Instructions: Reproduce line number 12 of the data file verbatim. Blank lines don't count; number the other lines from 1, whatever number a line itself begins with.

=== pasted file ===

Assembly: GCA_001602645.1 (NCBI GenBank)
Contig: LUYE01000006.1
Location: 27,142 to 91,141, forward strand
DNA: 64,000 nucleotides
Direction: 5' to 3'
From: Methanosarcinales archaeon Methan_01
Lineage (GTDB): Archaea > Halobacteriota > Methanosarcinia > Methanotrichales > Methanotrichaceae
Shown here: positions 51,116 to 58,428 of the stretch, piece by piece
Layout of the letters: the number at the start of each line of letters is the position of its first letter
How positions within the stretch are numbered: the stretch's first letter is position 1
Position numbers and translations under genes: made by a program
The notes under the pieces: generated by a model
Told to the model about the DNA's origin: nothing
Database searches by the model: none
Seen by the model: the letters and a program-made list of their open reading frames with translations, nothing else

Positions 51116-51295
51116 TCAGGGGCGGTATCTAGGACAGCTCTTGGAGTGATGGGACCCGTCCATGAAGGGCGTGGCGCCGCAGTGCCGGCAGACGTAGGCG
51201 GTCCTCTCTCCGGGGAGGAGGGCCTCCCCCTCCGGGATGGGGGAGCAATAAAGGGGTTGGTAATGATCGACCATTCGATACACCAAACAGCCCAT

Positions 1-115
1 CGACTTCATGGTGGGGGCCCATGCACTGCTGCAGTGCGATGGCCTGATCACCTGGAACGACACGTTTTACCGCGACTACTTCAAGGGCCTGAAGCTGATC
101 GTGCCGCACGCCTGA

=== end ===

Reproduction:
The notes under the pieces: generated by a model